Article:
Tuesday, June 25, 2013

Android: The usability papercut of the paste popup


Since Android gingerbread (v. 2.3), Google enhanced the copy/paste functionality by pressing and holding a selected word to copy text to the clipboard[1]. In more recent Android versions the copy and paste functionality is shown in a popup window rather than a context menu as known in gingerbread.

This post is about the definition of an usability papercut that concerns the paste popup window. It is divided into two sections. In the first section I will describe a scenario and in the second section I will talk and discuss about the papercut itself.


To illustrate the problem, I wrote a simple application that shows an EditText widget with some entered text as seen in Figure 1.

Figure 1: EditText with entered sample text.

To let the paste popup appear, one just do a press hold on the text. This triggers two operations: a) the placement of the caret and b) the appearance of the popup. In figure 2 it is shown that the popup window is located right above the caret and the press position (white circle).

Figure 2: Appearance of the paste/replace popup.

The papercut

The papercut happens when there is no text in the EditText widget. As seen in figure 3 the touch-hold position and the popup window are "dislocated" in comparison to figure 2.

Figure 3: The papercut in action.

To argue against this dislocation, one can say that the location of the popup follows the law of proximity, which says that "things that are close together as seen as belonging together"[2]. As seen in figure 2 and 3 the paste (and replace) popup appears right above the caret indicating the user that there is a possibility to paste (or replace) some text right where the caret is positioned. However in figure 3 the paste popup appears at an unexpected location, so that one has to visually search for the popup window. The solution I am proposing is to place the popup window right above the pressed hold position of the finger when there is no entered text.

To justify the argument of dislocation, I tried to apply FFitt's Law[2] (an expansion of Fitt's law for finger touch input) and to calculate the mean time to complete the paste task with and without entered text. However this was not possible, because the popup window is not available in the android view hierarchy of the sample app as seen in figure 4.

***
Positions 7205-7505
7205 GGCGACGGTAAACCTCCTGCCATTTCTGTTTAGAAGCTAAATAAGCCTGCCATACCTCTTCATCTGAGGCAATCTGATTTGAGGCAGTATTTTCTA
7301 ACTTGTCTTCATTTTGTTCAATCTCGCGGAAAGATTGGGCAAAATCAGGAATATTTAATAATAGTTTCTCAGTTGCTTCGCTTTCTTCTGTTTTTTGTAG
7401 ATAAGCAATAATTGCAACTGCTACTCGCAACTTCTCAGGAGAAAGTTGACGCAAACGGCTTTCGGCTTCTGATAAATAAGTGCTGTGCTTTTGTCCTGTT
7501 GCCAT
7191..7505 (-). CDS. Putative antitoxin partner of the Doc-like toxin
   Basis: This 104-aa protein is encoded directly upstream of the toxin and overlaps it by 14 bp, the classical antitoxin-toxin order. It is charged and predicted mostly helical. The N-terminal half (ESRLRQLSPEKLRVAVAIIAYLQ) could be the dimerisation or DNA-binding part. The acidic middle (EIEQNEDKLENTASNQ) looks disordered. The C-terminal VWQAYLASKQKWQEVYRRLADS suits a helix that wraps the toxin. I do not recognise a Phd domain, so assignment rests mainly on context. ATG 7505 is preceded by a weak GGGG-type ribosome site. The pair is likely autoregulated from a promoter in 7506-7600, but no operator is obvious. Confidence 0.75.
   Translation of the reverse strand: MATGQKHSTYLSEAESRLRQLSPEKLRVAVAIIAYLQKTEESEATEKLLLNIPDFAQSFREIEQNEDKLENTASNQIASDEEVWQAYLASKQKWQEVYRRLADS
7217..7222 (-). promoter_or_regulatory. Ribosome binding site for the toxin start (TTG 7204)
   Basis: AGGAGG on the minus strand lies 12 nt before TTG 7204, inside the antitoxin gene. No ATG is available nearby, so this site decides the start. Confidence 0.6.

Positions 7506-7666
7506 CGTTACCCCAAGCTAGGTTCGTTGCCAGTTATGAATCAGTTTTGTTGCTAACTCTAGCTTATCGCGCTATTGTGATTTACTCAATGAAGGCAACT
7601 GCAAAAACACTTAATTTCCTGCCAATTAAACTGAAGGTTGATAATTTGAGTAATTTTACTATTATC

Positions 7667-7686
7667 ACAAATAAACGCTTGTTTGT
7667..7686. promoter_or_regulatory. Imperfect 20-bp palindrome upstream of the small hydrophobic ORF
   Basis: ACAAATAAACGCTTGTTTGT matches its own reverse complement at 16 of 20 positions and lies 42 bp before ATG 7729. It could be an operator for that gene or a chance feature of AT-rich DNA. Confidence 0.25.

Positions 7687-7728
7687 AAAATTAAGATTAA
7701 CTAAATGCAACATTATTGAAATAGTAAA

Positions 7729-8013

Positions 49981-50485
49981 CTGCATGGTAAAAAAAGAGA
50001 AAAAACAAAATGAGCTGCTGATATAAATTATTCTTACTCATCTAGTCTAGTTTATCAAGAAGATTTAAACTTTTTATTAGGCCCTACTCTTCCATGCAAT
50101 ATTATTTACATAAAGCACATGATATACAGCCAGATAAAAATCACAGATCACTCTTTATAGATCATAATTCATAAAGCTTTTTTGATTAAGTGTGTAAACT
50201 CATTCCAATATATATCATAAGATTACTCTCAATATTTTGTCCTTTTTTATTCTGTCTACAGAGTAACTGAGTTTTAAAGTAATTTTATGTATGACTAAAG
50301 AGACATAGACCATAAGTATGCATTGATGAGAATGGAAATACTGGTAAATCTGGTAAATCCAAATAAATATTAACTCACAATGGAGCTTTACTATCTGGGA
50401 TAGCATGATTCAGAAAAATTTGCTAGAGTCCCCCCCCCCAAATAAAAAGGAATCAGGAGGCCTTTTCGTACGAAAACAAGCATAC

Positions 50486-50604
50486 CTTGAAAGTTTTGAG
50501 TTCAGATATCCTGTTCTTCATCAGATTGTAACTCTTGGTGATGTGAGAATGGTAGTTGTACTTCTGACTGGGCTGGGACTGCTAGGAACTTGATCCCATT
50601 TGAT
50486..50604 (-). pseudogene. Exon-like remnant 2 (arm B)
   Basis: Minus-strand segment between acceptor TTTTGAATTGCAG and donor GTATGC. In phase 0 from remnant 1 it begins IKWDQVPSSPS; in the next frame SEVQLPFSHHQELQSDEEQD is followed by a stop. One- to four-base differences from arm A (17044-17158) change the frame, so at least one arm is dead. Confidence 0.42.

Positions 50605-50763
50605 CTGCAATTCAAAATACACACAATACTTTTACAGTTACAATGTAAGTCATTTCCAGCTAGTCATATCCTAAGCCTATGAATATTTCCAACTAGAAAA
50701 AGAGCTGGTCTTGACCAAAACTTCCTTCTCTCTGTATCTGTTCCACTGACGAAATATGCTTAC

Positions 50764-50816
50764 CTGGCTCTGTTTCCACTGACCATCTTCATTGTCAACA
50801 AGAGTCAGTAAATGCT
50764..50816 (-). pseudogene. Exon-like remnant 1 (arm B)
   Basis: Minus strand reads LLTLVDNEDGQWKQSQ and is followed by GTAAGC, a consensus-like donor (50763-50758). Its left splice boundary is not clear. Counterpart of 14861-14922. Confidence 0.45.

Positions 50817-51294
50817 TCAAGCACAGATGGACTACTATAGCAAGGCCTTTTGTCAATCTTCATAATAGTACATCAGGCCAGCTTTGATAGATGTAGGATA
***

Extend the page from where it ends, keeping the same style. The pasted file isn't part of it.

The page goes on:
Figure 4: View hierarchy of the sample app. The red frame highligts the curent view of the sample app. The paste popup is not part of the view hierarchy.

The paste functionality is located in the TextView class (from which the EditText class inherits). In detail, the paste function and management of positioning the caret etc. is outsourced into the Editor class. This class uses internal android classes (e.g. classes that are located in the com.android.internal.* package), which makes it even more difficult to change the popup location as suggested above.


In this post I introduced an usability papercut concerning the paste popup. I wrote a simple application that illustrates the problem. Moreover did I discuss why and how this is a papercut with a suggestion on how to fix it. An attempt on how fix this in code has been introduced as well. I found out that a popup window cannot be captured with the hierarchyviewer, since it is not a part of the view tree. It would be interesting to see a user interface component that is like the popup window but also part of the view hierarchy.


[1] Android Gingerbread Platform Hightlights. Available: http://developer.android.com/about/versions/android-2.3-highlights.html. Last accessed 25th June 2013.
[2] Bi, Xiaojun and Li, Yang and Zhai, Shumin. (2013). FFitts law: modeling finger touch with fitts' law. Proceedings of the SIGCHI Conference on Human Factors in Computing Systems. CHI '13 , 1363-1372.
[3] Boeree, George. (2009). Perception and Interaction. Available: http://webspace.ship.edu/cgboer/genpsyperception.html. Last accessed 25th June 2013.